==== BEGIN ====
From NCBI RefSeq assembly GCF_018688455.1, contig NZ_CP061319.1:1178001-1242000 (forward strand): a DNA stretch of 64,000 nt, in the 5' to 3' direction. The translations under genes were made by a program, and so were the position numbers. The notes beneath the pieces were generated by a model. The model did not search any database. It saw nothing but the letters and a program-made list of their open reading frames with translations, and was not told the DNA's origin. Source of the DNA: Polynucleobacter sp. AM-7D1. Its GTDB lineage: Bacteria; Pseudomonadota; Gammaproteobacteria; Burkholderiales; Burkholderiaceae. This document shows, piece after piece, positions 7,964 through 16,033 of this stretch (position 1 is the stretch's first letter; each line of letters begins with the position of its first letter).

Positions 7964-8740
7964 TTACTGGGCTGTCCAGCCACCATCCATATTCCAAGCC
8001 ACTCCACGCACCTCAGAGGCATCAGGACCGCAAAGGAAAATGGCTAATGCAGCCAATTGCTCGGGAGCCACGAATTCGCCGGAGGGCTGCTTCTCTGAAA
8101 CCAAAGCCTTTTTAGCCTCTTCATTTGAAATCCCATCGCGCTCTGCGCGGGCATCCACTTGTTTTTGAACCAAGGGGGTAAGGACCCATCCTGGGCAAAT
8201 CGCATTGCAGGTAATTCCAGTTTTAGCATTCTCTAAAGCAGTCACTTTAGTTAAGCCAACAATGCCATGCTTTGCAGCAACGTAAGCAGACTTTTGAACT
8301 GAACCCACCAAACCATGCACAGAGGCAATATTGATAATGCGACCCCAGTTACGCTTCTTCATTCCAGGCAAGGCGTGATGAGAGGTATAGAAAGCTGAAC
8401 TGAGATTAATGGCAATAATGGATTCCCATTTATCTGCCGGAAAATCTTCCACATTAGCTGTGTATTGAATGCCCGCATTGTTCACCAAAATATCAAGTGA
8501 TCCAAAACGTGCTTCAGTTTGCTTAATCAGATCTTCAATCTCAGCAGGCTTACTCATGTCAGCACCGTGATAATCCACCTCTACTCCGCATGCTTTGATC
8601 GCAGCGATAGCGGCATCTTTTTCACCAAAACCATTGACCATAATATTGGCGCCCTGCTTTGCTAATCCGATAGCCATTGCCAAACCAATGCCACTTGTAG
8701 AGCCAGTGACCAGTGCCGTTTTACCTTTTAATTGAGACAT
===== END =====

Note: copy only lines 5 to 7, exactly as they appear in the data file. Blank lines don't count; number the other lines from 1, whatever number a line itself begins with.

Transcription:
8101 CCAAAGCCTTTTTAGCCTCTTCATTTGAAATCCCATCGCGCTCTGCGCGGGCATCCACTTGTTTTTGAACCAAGGGGGTAAGGACCCATCCTGGGCAAAT
8201 CGCATTGCAGGTAATTCCAGTTTTAGCATTCTCTAAAGCAGTCACTTTAGTTAAGCCAACAATGCCATGCTTTGCAGCAACGTAAGCAGACTTTTGAACT
8301 GAACCCACCAAACCATGCACAGAGGCAATATTGATAATGCGACCCCAGTTACGCTTCTTCATTCCAGGCAAGGCGTGATGAGAGGTATAGAAAGCTGAAC